A Manageable Metropolis, Portland does not have everything you have come to expect in a major metropolis -- sales tax, gridlock, smog. It is a large city that has managed to maintain its small town charm. Packed into a convenient natural environment, Portland is accessible and complete.
Portland's downtown area is scaled to human dimensions. It is "foot friendly" and was recently named among the Top 10 American Walking Cities by Walking Magazine. The visitor who explores downtown Portland is never overwhelmed, but rather intrigued and amused. The blocks are short -- just 200 feet long. Cafes, restaurants, bookstores, galleries and specialty stores are waiting around every corner. Words of wisdom from famous thinkers are carved in the brickwork under one's feet. Bronze sea lions and bear cubs frolic among award-winning architecture. Green-suited concierges known as "Portland Guides" walk through downtown streets day and night answering questions and helping with directions.
Pioneer Courthouse Square, a public plaza designed after the ancient Greek and Roman public squares, sits in the hub of downtown. Affectionately known as the "city's living room," Pioneer Courthouse Square brings together representatives from every possible social and cultural niche -- a metro melting pot. On sunny summer days, the square hosts high-powered executives and purple-haired poets alike for "brown bag" concerts.
Tri-Met, Portland's mass transit system, is a national model of efficiency when it comes to carrying commuters. Fareless Square, a 340-block region encompassing much of the downtown area, allows you to ride Tri-Met and MAX for free. "MAX," Tri-Met's Light rail train system, connects downtown to the Oregon Convention Center, Memorial Coliseum, the Lloyd business and retail district, and outlying residential neighborhoods.
Dozens of parks in all shapes and sizes dot the city. One hundred acre Washington Park in the west hills above Portland encompasses the International Rose Test Gardens with more than 400 varieties of roses, the peaceful contemplation of the Japanese Gardens and the Metro Portland Zoo with its worldclass elephant exhibit. Washington Park also provides a breathtaking panorama of Portland with Mt. Hood in the background.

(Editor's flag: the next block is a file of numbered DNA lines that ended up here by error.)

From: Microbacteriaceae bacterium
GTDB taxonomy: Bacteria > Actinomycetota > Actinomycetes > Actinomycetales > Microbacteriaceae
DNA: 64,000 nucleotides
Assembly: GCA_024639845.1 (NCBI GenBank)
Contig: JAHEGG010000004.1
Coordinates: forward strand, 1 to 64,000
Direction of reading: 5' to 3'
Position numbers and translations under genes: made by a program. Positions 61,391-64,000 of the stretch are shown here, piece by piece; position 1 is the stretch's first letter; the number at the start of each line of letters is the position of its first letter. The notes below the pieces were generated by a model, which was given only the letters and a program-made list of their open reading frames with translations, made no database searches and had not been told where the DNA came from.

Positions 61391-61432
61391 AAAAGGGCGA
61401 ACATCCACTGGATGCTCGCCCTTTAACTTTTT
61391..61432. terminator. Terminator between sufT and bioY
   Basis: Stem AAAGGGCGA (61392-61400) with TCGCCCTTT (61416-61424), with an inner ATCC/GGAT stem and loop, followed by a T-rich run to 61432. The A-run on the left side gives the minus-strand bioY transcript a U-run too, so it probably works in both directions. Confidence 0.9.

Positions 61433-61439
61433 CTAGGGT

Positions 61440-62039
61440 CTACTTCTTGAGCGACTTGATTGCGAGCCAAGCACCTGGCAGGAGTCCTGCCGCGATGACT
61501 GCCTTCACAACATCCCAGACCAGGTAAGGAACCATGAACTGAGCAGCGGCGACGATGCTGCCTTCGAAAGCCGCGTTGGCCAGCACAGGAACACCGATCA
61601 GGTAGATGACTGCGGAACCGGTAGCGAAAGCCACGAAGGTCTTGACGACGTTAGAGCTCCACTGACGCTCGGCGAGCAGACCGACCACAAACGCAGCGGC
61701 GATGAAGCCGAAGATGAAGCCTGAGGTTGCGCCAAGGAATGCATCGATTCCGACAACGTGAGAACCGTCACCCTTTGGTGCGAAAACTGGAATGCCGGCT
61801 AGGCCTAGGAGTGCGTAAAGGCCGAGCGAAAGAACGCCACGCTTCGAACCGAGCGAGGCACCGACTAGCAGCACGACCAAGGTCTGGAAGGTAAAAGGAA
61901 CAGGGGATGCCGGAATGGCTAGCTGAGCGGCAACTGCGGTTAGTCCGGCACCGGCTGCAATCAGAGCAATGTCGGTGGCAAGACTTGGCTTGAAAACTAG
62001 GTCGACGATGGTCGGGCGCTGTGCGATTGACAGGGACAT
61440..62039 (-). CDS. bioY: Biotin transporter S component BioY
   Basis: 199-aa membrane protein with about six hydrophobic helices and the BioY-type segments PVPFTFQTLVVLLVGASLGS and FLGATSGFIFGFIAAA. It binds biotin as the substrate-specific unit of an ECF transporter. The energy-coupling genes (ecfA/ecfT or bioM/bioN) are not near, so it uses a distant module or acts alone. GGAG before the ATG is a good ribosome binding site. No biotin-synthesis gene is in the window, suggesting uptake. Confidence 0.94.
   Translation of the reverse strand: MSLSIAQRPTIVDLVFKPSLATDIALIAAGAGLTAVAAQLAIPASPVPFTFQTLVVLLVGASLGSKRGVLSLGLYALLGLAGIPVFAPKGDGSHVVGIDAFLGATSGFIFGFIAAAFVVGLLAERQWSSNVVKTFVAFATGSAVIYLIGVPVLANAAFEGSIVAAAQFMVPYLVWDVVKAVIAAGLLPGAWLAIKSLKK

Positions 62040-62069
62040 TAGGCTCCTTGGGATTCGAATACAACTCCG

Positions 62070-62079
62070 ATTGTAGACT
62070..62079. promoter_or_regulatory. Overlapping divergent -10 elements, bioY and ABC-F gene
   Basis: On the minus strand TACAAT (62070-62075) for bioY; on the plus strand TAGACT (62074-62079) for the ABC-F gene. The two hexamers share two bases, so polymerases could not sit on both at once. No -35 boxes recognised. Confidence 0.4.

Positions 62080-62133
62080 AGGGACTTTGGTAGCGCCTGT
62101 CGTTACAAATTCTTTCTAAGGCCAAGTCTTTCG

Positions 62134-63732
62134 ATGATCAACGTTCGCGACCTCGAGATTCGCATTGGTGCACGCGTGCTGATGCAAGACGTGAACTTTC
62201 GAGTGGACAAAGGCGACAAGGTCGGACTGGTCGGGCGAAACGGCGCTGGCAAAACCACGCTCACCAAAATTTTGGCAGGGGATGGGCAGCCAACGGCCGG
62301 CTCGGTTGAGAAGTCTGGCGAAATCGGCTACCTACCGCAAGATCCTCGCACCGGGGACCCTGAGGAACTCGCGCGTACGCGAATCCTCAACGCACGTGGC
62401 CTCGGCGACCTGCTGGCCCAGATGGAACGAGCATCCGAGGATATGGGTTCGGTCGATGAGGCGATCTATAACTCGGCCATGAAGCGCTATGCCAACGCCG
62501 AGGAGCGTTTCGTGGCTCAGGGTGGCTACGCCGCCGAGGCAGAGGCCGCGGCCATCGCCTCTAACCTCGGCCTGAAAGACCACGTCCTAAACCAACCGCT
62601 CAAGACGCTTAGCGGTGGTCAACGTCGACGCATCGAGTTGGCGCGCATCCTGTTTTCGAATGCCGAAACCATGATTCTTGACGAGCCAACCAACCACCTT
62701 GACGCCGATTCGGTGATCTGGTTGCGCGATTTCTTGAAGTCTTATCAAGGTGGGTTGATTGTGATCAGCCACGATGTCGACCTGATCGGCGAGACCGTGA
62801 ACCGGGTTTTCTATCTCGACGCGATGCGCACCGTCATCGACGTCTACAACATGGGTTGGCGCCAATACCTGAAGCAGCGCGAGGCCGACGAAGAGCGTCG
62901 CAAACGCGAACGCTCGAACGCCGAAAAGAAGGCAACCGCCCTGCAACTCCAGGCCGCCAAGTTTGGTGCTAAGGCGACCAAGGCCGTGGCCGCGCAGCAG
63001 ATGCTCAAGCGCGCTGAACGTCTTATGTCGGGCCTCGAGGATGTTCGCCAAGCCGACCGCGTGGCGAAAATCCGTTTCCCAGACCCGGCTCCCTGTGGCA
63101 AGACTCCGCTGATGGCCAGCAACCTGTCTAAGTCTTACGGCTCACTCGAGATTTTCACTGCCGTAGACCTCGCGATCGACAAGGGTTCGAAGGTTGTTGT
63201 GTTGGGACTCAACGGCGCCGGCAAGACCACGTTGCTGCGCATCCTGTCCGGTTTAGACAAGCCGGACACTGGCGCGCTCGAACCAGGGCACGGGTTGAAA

Tom McCall Waterfront Park traces the west side of the Willamette River for two and one-half miles, and reverberates throughout the summer months with cultural, musical and gastronomic festivals. The river itself winds through the center of Portland like a bright blue ribbon, where tugboats, sailboats, historic sternwheelers, water skiers, rowers and salmon fishermen recreate.
Portland's diverse economy offers a wide range of manufacturing, distribution, wholesale and retail trade. Wood products, agriculture and tourism are Oregon's three leading industries, yet no single industry dominates Portland's economy, making it a stable place to do business. Portland's position on the West Coast has made it a major international trading partner with the Pacific Rim and beyond. Wor/d Trade magazine named Portland among America's 10 Best Cities for International Companies for 1991.
Nestled in the heart of the Willamette Valley, Portland sits squarely between the Pacific Ocean (90 minutes by car) and the 10,000 plus foot tops of the Cascade Mountain Range (Mt Hood is 1 hour by car).
You can literally go clamming at the beach, have dinner in Portland that night, and go snow skiing in the mountains the next day. A 45 minute drive east from town on Interstate 84 places you smack dab in the middle of the Columbia Gorge National Scenic Area, a place of breathtaking beauty which includes the 620-foot Multnomah Palls.
But Portland's greatest asset has nothing to do with mountains, oceans, parks, roses, or bronze bears. Portland's greatest asset beats in the hearts of everyone who resides here. Portland's spirit is its people. "Quality of Life" is not a current buzzword in Portland, it is a philosophy that has endured since this city's founding. Part old west pride, part entrepreneurial spirit, the character of Portland pays homage to the hearty individuals who first traveled here in wagon trains along the Oregon Trail. From the very beginning, Portland has been a place of opportunity - a place where neighbors understand the value Of combined effort -- a place to work -- a place to play.
If Portland sounds like paradise on earth, perhaps it is! Ask any Portlander - better yet, come find out for yourself!